Know The Glow’s ongoing initiative to raise awareness about eye conditions and diseases continues this month with a condition that affects two percent of children and is the most common cause of partial or total blindness in one eye in the United States.
Amblyopia, more commonly known as lazy eye, is a treatable condition—if detected early. The condition becomes more difficult to treat after a child reaches seven to nine years of age, but if parents know the symptoms and look for “the Glow,” their children can soon regain the proper use of their eye.
Amblyopia occurs when one of the eyes of a child is nearsighted, farsighted or has more astigmatism than the other. The developing brain will learn to ignore the blurrier image of the affected eye and will focus exclusively on the clear image of the unaffected eye. Without early detection this can permanently impact vision.
Parents can be proactive and watch for signs of amblyopia and other eye conditions in their children. Does your baby or child seem bothered by one of their eyes? If one eye wanders or appears to squint more than the other, it may be time to see an optometrist.
Another indicator of trouble can be found in flash photography photos. If photos of one of your child’s eyes reflects with a cat’s-eye or “Glow,” while the other does not, it may be a sign that all is not right. A trip to the optometrist will settle any doubts.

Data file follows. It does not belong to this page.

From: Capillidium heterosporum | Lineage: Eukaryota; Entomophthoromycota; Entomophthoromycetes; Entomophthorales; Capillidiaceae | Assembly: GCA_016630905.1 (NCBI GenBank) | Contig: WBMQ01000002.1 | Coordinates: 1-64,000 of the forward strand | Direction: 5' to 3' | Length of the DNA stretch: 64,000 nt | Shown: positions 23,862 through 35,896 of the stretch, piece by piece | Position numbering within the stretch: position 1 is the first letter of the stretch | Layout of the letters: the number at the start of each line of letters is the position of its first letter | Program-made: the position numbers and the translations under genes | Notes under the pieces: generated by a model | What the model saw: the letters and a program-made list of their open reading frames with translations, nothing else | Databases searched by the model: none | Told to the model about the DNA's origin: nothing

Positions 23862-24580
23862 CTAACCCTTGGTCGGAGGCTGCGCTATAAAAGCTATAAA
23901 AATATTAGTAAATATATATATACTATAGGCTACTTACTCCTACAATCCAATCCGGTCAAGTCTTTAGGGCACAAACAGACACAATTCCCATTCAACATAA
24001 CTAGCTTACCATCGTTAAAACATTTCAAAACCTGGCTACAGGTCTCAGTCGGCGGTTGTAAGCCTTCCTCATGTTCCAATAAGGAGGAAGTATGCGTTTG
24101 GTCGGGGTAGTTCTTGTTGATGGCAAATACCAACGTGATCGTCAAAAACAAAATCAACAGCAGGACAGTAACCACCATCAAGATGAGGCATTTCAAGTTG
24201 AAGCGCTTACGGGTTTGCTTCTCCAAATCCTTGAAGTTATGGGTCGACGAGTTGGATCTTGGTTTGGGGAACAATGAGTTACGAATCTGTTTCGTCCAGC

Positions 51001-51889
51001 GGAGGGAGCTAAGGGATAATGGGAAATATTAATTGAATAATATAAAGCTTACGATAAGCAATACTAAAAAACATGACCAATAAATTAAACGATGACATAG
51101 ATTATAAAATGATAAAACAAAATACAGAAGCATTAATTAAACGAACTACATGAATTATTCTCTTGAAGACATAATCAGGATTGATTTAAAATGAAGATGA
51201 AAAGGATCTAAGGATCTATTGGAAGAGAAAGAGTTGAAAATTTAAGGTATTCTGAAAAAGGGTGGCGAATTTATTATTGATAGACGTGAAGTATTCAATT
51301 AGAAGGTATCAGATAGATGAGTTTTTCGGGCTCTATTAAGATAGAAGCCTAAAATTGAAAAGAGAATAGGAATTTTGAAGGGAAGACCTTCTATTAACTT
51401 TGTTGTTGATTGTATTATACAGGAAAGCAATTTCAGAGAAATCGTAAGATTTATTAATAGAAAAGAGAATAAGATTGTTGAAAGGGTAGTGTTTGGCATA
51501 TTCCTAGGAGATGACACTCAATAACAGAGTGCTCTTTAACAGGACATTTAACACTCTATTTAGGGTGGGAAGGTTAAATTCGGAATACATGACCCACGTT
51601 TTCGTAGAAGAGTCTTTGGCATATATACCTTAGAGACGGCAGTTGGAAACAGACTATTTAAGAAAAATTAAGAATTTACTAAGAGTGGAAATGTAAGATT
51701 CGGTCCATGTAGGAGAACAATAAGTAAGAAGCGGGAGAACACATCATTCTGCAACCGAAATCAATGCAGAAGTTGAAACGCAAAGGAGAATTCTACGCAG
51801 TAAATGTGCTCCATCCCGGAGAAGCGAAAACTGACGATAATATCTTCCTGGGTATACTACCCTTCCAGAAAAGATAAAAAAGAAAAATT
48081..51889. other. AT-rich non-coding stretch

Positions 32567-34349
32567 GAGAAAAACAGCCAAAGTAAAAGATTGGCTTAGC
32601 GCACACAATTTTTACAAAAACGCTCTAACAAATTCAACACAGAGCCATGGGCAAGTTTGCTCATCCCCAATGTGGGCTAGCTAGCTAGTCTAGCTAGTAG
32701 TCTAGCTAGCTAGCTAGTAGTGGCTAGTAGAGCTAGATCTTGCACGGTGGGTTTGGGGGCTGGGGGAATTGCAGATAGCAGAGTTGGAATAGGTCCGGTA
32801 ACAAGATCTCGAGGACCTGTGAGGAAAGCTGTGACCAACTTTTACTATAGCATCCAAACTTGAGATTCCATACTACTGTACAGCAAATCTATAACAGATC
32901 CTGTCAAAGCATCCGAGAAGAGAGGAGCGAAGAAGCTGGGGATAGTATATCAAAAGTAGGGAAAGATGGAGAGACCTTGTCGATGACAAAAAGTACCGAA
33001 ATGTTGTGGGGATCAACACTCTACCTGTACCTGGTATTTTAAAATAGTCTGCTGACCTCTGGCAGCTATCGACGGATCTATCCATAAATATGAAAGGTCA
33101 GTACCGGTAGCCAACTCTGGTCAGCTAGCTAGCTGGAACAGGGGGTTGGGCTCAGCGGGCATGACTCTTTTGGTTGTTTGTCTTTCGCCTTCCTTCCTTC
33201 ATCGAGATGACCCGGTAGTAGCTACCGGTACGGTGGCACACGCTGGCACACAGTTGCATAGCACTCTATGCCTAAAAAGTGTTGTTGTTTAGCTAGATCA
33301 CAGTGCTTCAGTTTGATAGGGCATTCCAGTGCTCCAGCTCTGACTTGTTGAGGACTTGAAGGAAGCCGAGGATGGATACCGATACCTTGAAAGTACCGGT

Luckily, there is a huge resource of optometrists and specialists to help families through this challenge. Two of our own superheroes, Mikaela and Chipper, battled Amblyopia—Mikaela with her sparkly pink and purple glasses and Chipper with his cool Superman glasses. Both wore a patch over their unaffected eye to strengthen and train the wandering eye.
Chipper enjoyed drawing designs on his patch, telling his friends, “Don’t worry, I have a laser eye!”
Both of these superheroes responded well to treatment, and their parents are relieved to know that they caught the problem in time. They only wish they had known about “the Glow” even earlier and want other parents and caregivers to know the signs and symptoms—especially “the Glow” since this was the first indication of a concern.